Maybe I Can Take 2: A Confession & An Escape

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Confession: I started kayaking again this summer for purely selfish reasons.  All this talk about “kayaking for a cause” is true; I am pushing my personal limits to kayak 36 miles in order to raise money and awareness.  However, that’s not where my summer 2013 kayaking plan started.
I started kayaking again this summer because I needed a break.  After five years of international travel, speaking and activism (and the criticism that often accompanies public advocacy), I was emotionally, spiritually and relationally drained.  I needed the privacy of a big lake and the contemplative rhythm of a paddle slicing through water. 
I first started kayaking a decade ago.  I logged my highest number of nautical miles during the summer of 2004, during which time I worked out the ideas that became my book, Nice Girls Don’t Change the World.  From the book’s promo:

Back and forth in a steady rhythm, my paddle pushed the water and my kayak sliced the waves.  I moved slowly as my thoughts gathered, but faster as my frustration peaked.  The muscles in my arms ached as my jumbled thoughts coalesced into a single sentence: Nice girls don’t change the world! Therein lay my frustration. Since childhood I had dreamed of being a righter of wrongs, a force for good, a soul-soother, a world-changer—a dangerous woman! But what had I been instead? A “nice girl,” an innocuous people-pleaser.  Good at going through the safe, socially accepted motions of life, I had lost all sense of passion, giftedness, or dreams.

That would make a great title for a book, my husband suggested later as I spit out my kayaking insight. Oh right, I quipped irritably. But his suggestion lingered. Are there other nice girls out there? Women living out roles that deny their true selves and violate God’s calling on their lives? Women dying to come to life? Should I write for them as well as for me? Thus was my little book conceived.

Throughout that summer I paddled ferociously.  No contemplative rhythm for this girl.  A fevered attack on the water was what I needed; I was battling my demons with a feathered polypro paddle.  Amazingly, it worked.  In 2005 NiceGirls Don’t Change the World was published.  Though it never became a big seller, I received moving emails from readers sharing their own stories of personal need or transformation, telling me I’d given them words for their own journey. I loved that!  I had “turned my pain into poetry” and it had helped other women find their own healing words.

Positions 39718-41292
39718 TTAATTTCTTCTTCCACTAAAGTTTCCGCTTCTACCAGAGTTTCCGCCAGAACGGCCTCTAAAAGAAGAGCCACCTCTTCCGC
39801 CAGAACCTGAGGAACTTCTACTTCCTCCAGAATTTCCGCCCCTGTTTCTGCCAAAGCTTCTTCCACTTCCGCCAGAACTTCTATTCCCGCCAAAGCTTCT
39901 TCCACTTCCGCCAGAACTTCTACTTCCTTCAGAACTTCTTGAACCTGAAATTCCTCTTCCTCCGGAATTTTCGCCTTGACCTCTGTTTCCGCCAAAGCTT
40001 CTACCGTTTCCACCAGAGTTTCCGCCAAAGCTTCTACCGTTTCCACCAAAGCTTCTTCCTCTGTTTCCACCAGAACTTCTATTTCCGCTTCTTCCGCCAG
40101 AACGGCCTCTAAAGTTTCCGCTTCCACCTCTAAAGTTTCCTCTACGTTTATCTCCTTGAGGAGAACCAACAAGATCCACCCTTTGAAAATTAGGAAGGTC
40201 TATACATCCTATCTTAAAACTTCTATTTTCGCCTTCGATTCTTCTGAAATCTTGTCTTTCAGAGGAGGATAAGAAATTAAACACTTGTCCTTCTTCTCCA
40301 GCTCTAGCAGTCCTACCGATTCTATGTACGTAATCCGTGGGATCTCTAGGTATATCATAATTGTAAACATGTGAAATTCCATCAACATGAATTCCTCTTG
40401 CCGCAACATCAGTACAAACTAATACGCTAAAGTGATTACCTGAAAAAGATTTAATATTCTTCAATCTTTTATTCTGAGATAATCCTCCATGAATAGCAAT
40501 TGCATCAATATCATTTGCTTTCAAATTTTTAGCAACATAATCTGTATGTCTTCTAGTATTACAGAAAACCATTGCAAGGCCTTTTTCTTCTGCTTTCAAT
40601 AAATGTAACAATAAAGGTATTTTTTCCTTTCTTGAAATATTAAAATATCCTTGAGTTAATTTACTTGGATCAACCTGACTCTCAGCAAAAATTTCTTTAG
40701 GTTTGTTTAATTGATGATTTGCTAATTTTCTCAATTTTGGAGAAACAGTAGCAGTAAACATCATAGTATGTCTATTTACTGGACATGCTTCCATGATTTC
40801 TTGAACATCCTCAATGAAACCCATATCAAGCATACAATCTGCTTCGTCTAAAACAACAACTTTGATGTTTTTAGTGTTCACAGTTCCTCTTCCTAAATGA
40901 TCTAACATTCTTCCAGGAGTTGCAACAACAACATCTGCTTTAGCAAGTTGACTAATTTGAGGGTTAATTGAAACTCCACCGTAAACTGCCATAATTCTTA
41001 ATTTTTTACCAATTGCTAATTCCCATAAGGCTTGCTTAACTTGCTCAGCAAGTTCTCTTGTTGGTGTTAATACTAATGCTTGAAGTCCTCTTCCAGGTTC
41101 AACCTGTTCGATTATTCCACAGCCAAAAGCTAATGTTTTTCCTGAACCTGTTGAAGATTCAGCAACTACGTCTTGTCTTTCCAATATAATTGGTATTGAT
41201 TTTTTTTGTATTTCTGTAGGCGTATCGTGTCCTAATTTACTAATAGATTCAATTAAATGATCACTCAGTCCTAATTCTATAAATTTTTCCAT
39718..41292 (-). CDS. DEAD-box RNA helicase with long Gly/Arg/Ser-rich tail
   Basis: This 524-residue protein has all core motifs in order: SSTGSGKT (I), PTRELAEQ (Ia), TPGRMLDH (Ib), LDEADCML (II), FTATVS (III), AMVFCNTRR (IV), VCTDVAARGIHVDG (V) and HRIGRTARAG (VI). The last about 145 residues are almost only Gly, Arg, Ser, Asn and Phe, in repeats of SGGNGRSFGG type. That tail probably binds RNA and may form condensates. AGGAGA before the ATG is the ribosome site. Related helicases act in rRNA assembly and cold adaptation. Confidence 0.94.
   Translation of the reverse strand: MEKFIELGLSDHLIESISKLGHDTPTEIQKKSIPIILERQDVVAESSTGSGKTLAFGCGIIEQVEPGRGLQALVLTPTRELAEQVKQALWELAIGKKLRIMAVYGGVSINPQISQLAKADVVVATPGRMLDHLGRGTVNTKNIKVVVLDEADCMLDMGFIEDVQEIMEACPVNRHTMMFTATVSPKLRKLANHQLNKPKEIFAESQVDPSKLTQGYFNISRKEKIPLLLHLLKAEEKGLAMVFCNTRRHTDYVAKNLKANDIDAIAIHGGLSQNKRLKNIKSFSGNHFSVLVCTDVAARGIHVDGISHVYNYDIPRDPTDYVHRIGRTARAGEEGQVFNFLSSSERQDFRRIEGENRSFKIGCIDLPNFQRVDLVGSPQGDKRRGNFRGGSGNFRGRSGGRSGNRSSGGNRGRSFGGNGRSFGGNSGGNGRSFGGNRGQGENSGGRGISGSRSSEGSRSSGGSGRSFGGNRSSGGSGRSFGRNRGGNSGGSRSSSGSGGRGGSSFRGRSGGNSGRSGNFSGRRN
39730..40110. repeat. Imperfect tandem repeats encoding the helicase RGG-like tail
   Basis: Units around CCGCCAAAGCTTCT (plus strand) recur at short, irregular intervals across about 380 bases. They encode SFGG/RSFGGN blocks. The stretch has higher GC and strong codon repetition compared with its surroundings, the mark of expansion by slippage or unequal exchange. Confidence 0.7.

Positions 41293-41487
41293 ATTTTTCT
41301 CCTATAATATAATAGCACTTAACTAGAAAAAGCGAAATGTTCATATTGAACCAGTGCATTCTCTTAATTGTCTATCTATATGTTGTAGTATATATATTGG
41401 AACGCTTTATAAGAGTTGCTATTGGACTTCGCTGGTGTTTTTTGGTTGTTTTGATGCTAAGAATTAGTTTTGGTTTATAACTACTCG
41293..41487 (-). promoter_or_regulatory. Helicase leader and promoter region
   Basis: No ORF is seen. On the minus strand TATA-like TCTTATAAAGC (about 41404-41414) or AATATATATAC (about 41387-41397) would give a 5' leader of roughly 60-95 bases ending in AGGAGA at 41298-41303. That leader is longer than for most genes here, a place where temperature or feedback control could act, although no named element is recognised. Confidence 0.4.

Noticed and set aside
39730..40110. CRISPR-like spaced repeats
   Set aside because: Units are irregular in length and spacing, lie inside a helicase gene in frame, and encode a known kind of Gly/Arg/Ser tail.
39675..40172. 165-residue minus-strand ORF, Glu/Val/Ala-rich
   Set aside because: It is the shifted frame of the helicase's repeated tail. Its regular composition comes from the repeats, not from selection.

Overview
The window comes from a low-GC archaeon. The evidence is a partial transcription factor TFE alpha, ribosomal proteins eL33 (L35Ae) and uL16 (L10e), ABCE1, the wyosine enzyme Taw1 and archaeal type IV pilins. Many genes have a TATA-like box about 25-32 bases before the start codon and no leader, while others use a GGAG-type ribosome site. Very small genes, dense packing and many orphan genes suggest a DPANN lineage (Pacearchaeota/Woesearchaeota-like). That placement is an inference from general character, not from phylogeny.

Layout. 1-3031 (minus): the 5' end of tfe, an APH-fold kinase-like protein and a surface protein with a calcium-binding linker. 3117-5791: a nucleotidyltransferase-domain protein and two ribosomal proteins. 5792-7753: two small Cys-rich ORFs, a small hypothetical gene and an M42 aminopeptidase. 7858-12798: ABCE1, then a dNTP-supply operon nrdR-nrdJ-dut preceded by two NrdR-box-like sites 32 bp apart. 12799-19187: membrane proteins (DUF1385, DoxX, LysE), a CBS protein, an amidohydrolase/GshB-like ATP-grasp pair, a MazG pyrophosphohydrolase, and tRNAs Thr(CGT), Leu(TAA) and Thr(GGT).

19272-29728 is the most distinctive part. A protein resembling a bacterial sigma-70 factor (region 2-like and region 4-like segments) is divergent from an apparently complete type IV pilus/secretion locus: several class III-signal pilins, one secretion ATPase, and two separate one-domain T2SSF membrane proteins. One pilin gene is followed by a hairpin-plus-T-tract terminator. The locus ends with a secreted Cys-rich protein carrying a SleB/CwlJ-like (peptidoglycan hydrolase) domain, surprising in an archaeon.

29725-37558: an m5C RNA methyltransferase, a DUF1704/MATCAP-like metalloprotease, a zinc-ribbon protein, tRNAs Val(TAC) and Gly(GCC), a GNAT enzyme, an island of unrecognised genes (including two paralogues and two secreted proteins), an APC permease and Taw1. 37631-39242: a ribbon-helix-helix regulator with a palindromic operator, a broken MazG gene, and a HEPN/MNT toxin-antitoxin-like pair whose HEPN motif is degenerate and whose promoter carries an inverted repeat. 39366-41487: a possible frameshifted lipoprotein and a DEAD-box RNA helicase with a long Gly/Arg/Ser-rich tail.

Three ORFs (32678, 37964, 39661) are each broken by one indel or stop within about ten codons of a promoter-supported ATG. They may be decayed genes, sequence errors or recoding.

Releasing Nice Girls was a turning point for me. To a great extent it released me from the fear-imposed limitations of my past and freed me to bring greater energy, joy and productivity to all dimensions of life.  In ministry, I became increasingly involved in grassroots partnerships in Africa. I spent several busy years traveling, learning, building relationships “on the ground” in South Africa and Zambia, then telling stories and raising awareness and funds at home.
I did that as an active volunteer leader at my church, but in 2008 and 2009 I felt drawn to ministry outside the scope of my church’s global engagement at that time.  

A radio program on NPR gripped me and pulled me into ongoing involvement in the Democratic Republic of Congo, where the deadliest conflict since WW II continues to rage—invisible to most of the world.  

At the same time, a conference in Amman, Jordan broke my heart and led me into ongoing relationships with grassroots peacemakers—both Jews and Arabs—in the Holy Land, where a so-called intractable conflict consistently defies the rhetoric of so-called peace talks.

How a recovering nice girl—the ultimate people-pleaser and conflict-avoider—landed in two conflict zones, with the various controversies surrounding them, would be laughable if I didn’t consistently find myself in tears.  In any conflict, women and children suffer most—from the “routine” traumas of displacement and economic hardship, as well as the shocking traumas (in Congo) of gender-based violence and recruitment of child soldiers.  War zones often become venues for human trafficking and enslavement; from rebel-controlled mines to brothels to militias made up of kids, human beings become commodities in the economy of war.
I’m grateful for the opportunities I’ve had to travel and learn, but a year or so ago I began to feel that my heart had been broken a few too many times. No more, I told my friends, quite seriously.  No more “issues.” I don’t want to hear about, learn about, or care about any additional tragedies in the world.